Posted on

Section 265- 1B of the Village of Ridgewood Code it clearly states that Columbus Day is a holiday with respect to parking rates.

the staff of the Ridgewood blog

Ridgewood NJ, yesterday on Columbus day a resident reported that they were approached by a uniformed “officer” (unknown whether police or parking) who told them that payment for parking was necessary today, Columbus Day. however according to Section 265- 1B of the Village Code it clearly states that Columbus Day is a holiday with respect to parking rates.  That means free parking.

This of course begs the question: Were there any summonses issued for either overtime parking or failure to pay? If so, will all of these summonses be voided without the necessity for recipients to appear in court, or to visit the municipal court office? And, if payment is received for an unlawfully issued summons, will monies be returned?

Posted on

In fourteen hundred ninety-two Columbus sailed the ocean blue

Here is the complete 1492 poem:

IN 1492
In fourteen hundred ninety-two
Columbus sailed the ocean blue.

He had three ships and left from Spain;
He sailed through sunshine, wind and rain.

He sailed by night; he sailed by day;
He used the stars to find his way.

A compass also helped him know
How to find the way to go.

Ninety sailors were on board;
Some men worked while others snored.

Then the workers went to sleep;
And others watched the ocean deep.

Day after day they looked for land;
They dreamed of trees and rocks and sand.

October 12 their dream came true,
You never saw a happier crew!

“Indians! Indians!” Columbus cried;
His heart was filled with joyful pride.

But “India” the land was not;
It was the Bahamas, and it was hot.

The Arakawa natives were very nice;
They gave the sailors food and spice.

Columbus sailed on to find some gold
To bring back home, as he’d been told.

He made the trip again and again,
Trading gold to bring to Spain.

The first American? No, not quite.
But Columbus was brave, and he was bright.

Posted on

Christopher Columbus as controversial then , as he is today

the staff of the Ridgewood blog

Ridgewood NJ, Christopher Columbus  the famed Italian explorer who “discovered” the “New World” of the Americas on an expedition sponsored by King Ferdinand of Spain in 1492. Columbus was an explorer and adventurer , who leaves us with a mixed legacy. His life is that of a consummate promoter  and a figure at the center of the unforeseen and wholly “unintended consequence” of discovery.

Columbus is of course credited for opening up the Americas to European colonization as well as often blamed for the destruction of the native peoples of the islands he explored. Ultimately, he failed to find that what he set out for which was a new route to Asia and the riches it promised.  He was as controversial then , as he is today.

Continue reading Christopher Columbus as controversial then , as he is today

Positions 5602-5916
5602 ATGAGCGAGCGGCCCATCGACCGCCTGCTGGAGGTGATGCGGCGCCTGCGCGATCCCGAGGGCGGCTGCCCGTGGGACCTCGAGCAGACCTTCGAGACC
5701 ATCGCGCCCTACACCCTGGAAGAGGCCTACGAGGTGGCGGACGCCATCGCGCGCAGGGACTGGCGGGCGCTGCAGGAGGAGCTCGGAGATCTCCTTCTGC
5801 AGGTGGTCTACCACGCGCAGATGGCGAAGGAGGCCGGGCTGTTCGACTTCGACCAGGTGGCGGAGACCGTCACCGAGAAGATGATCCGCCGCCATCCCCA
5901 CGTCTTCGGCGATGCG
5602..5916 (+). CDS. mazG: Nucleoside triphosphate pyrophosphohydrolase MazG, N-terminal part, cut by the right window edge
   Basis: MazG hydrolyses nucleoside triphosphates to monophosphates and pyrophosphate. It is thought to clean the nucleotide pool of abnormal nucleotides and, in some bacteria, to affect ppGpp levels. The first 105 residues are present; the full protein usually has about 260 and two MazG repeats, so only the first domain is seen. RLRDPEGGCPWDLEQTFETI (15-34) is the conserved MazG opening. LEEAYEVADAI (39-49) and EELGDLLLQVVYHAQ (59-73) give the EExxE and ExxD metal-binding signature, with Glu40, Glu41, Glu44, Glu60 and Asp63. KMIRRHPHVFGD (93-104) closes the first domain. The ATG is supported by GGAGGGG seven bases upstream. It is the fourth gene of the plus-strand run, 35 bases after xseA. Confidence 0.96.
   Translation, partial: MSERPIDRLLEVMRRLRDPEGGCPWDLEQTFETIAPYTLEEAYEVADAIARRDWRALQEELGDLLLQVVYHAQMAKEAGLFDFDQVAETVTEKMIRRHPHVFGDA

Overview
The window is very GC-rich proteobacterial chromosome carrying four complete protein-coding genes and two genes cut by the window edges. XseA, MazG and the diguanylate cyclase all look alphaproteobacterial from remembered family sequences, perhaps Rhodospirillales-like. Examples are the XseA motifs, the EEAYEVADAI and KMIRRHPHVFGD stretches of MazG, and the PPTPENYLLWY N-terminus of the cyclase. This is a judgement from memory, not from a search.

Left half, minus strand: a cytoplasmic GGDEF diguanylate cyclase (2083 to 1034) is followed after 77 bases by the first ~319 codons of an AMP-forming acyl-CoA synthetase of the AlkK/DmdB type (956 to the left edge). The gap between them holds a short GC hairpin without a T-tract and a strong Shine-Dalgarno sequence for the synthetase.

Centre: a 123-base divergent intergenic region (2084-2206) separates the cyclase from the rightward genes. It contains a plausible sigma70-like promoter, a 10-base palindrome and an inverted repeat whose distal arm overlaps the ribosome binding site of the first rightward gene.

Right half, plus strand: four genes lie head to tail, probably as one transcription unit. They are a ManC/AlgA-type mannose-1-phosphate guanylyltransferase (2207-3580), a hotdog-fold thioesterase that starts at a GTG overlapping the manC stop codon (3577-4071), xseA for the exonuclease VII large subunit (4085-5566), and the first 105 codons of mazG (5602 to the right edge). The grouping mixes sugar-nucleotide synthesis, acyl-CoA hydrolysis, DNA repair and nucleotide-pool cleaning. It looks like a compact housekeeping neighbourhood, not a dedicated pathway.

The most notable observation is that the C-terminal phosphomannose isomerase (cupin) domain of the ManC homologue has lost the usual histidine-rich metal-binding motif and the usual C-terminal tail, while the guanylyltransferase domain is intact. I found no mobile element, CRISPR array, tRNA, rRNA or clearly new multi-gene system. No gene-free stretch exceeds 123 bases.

Posted on

Village of Ridgewood Offices Closed Columbus Day – October 8, 2018

the staff of the Ridgewood blog

Ridgewood NJ, All Village offices will be closed on October 8, 2018, in observance of Columbus Day. There will be no garbage or recycling pickup and the Recycling Center will also be closed. The Recycling Center will be open on October 6, 2018. The Police Department, on the second floor of Village Hall, will be open on this holiday. All offices will open again on October 9, 2018 at 8:30 a.m.

Posted on

Columbus Day, History and Controversy

columbus-day

Ridgewood Columbus Day Closing – Monday, October 9, 2017

Rodgewood NJ, Monday, October 9th is Columbus Day and all Village offices will be closed.  Village Sanitation and Recycling services will not take place that day and the Recycling Center will be closed.

Editors Note: Christopher Columbus was a very controversial figure in his day ,perhaps even more so than now. Many students of history suggest that Columbus would have thrived in today’s culture of “no press is bad press ”  and would have basked in all the attention.

Columbus Day

Columbus Day is a U.S. holiday that commemorates the landing of Christopher Columbus in the New World on October 12, 1492. It was unofficially celebrated in a number of cities and states as early as the 18th century but did not become a federal holiday until the 1937. For many, the holiday is a way of both honoring Columbus’ achievements and celebrating Italian-American heritage. Throughout its history, Columbus Day and the man who inspired it have generated controversy, and many alternatives to the holiday have appeared in recent years.

http://www.history.com/topics/columbus-day

Origins of Columbus Day
A U.S. national holiday since 1937, Columbus Day commemorates the arrival of Christopher Columbus in the New World on October 12, 1492. The Italian-born explorer had set sail two months earlier, backed by the Spanish monarchs King Ferdinand and Queen Isabella. He intended to chart a western sea route to China, India and the fabled gold and spice islands of Asia; instead, he landed in the Bahamas, becoming the first European to explore the Americas since the Vikings set up colonies in Greenland and Newfoundland during the 10th century.